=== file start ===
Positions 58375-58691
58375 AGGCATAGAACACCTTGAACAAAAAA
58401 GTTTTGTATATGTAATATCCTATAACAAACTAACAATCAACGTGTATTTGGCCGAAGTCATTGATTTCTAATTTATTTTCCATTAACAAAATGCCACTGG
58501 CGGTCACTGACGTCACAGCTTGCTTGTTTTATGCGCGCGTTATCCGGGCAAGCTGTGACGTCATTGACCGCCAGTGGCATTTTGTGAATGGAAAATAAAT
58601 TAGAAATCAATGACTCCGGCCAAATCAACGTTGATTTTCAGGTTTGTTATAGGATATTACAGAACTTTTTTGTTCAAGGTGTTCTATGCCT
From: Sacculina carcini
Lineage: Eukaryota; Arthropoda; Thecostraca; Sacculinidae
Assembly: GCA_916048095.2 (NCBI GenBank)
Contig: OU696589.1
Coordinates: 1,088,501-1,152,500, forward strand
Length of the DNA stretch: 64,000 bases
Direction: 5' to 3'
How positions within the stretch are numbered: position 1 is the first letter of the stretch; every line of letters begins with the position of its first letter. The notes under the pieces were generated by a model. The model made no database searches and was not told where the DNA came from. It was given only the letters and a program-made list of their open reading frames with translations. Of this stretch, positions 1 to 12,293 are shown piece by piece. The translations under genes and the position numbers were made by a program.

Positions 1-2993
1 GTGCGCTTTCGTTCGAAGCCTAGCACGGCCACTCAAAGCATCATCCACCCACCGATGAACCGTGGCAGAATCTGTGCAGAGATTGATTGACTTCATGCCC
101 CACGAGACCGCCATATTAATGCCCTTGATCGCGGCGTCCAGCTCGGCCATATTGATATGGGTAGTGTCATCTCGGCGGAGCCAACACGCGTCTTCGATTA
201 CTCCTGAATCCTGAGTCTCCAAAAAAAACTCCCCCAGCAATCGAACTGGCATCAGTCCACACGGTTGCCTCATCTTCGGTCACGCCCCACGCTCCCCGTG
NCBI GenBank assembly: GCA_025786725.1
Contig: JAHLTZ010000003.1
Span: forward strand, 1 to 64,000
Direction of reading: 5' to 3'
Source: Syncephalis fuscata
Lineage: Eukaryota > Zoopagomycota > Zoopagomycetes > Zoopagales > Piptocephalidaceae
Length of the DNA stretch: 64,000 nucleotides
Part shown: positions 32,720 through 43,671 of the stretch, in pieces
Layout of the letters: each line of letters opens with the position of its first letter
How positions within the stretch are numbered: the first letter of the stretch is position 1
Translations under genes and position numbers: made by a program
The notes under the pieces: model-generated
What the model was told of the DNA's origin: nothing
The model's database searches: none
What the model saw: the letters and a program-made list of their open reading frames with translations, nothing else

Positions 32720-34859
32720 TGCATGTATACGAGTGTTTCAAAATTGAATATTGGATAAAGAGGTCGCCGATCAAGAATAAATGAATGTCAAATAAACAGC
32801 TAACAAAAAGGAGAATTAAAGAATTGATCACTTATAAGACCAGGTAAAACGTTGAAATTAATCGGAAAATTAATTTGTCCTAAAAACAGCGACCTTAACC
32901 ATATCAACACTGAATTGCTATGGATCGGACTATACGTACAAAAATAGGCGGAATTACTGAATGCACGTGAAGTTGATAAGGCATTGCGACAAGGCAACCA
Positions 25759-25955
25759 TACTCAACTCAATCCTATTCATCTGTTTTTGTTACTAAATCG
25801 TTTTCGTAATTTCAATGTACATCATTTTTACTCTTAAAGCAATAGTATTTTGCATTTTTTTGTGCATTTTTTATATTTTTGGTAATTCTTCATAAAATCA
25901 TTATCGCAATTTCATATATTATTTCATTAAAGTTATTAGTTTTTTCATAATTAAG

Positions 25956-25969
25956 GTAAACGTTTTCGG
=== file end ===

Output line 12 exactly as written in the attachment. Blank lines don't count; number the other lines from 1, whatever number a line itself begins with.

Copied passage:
Direction: 5' to 3'